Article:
I visited on the Friday which was the first day and was glad that I went. It was well worth the effort, the expense of the train ticket (I only wanted a seat not seemingly to buy the whole train!) and my thought was that the crowd of old boys was the same as the crowd of young boys pushing and shoving at the Seymour Hall back in the nineteen-sixties. Perhaps there was more to see back then; personally I'm sure that there was. I enjoyed the club stands most of all and the chance to talk to some of the members of them. I think that without the effort made by the various societies the show would be a no-no. Some of the trade stands had little relevance to 'our' hobby but I collected some things pre-ordered to collect from the stands that were and almost tore my shoulder out (an exaggeration) carrying a bag of metal back on the train home. Times have obviously changed as the aisles were very wide this time; an indication that many stands from previous years had stayed away. The exhibition that has been the most entertaining (for me) was The Bristol Society one at Thornbury; a real show for model engineers by model engineers. I gather that it is unlikely to restart which is a real pity. I've seen reference to the Doncaster show as excellent (I've never been). Could the NFed and the SFed organise a show reachable from all points of the compass along the lines of the Bristol one? Just a thought.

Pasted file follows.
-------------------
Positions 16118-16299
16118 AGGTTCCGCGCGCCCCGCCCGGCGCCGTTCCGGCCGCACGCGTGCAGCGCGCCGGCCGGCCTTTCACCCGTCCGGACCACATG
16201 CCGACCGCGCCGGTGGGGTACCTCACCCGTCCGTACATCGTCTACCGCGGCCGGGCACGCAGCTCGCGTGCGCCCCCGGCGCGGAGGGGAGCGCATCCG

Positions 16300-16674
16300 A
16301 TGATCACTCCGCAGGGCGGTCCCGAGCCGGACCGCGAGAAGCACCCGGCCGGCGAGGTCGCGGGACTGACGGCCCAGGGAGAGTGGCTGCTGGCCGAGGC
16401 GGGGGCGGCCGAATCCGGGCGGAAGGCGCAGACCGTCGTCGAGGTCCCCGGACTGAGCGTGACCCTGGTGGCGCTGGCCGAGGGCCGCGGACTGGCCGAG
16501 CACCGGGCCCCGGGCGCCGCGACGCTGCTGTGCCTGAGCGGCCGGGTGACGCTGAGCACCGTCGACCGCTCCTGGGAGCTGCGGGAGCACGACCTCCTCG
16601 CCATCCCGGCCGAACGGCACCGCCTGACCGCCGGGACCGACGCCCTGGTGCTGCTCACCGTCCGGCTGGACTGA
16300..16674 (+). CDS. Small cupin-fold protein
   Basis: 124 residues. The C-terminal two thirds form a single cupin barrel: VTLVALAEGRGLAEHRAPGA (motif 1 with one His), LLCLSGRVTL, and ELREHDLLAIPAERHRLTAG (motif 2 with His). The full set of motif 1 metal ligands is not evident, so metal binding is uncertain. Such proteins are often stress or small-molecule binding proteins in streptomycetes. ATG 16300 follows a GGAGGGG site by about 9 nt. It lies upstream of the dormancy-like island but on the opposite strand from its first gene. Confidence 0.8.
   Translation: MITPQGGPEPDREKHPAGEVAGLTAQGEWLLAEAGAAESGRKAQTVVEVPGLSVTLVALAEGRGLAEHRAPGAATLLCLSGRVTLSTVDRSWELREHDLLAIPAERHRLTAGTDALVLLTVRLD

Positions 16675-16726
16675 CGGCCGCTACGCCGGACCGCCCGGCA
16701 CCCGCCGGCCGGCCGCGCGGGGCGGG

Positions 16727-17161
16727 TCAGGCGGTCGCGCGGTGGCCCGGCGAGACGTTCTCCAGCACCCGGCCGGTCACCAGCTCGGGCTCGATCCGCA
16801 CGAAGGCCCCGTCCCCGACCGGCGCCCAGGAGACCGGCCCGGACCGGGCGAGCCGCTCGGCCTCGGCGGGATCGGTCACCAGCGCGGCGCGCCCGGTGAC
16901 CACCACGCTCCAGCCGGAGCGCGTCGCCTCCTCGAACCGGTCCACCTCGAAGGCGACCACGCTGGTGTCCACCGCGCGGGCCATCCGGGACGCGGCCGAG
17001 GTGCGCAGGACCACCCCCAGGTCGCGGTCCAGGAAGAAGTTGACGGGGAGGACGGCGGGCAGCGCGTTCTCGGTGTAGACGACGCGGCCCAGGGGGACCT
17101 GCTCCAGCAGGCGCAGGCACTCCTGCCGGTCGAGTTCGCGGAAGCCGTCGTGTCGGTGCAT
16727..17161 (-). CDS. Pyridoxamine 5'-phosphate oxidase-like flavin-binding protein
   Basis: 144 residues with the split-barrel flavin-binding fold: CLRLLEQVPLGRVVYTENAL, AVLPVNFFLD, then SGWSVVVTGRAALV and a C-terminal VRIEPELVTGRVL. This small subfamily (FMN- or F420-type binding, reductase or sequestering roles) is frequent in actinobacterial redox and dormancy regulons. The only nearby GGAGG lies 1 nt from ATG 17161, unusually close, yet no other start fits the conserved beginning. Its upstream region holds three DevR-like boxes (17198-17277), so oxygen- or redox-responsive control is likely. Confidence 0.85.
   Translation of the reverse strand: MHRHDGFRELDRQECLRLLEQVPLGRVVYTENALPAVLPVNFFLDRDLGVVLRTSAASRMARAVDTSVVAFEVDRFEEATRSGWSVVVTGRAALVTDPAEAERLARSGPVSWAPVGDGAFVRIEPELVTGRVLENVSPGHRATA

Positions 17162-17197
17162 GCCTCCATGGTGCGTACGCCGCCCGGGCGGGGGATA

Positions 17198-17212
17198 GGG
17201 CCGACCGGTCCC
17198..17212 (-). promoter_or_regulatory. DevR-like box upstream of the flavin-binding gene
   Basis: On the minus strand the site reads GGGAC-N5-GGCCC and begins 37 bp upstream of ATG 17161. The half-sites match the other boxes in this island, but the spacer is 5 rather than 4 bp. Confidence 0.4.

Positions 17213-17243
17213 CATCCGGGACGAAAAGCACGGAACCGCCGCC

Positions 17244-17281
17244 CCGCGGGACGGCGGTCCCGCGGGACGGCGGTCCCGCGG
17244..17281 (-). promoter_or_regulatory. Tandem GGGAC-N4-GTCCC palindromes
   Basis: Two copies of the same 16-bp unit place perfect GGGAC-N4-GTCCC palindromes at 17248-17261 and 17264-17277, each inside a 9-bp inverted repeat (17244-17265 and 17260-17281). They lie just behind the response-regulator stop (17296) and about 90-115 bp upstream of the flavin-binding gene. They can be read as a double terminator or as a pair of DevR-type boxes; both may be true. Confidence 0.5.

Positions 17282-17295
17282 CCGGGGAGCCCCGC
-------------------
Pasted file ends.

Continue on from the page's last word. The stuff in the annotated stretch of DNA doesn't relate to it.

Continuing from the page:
|shaun meakin 1||20/01/2020 12:42:23|
30 forum posts
JasonB, I wish you had come and made yourself known to us. We were justb across fro JB. Would be great to put a face to one so supportive. I used a bit of an advertising strapline a few years ago saying let CuP Alloys pay your entrance fee by buying materials at discounted prices!! Our brazing hearth set for example is £8 cheaper than online. But it's as much about supporting the exhibition and the hobby as selling for us.
There can be no getting away from the fact that this year the show was missing some 'regulars' and the hall was very spacious. However, I got the impression footfall was good. Also noticeable was the large number of pushchairs with young families in tow. Tomorrows engineers we hope?
If next year goes ahead, providing the emission charges are not too high, and God willing, CuP Alloys will definitely be there.
17270 forum posts
I'm not sure how much the emission zone will affect people, really depends on what you drive. My Scooby is a bit of a gas guzzler doing a little over 20mpg of premium unleaded but is not affected so would imaging most petrol cars to be OK as well as modern diesels, my Mitsubishi 4x4 diesel is getting on a bit now and is not exempt. Easy enough to put your reg number into TFL's site to see if you are OK or not.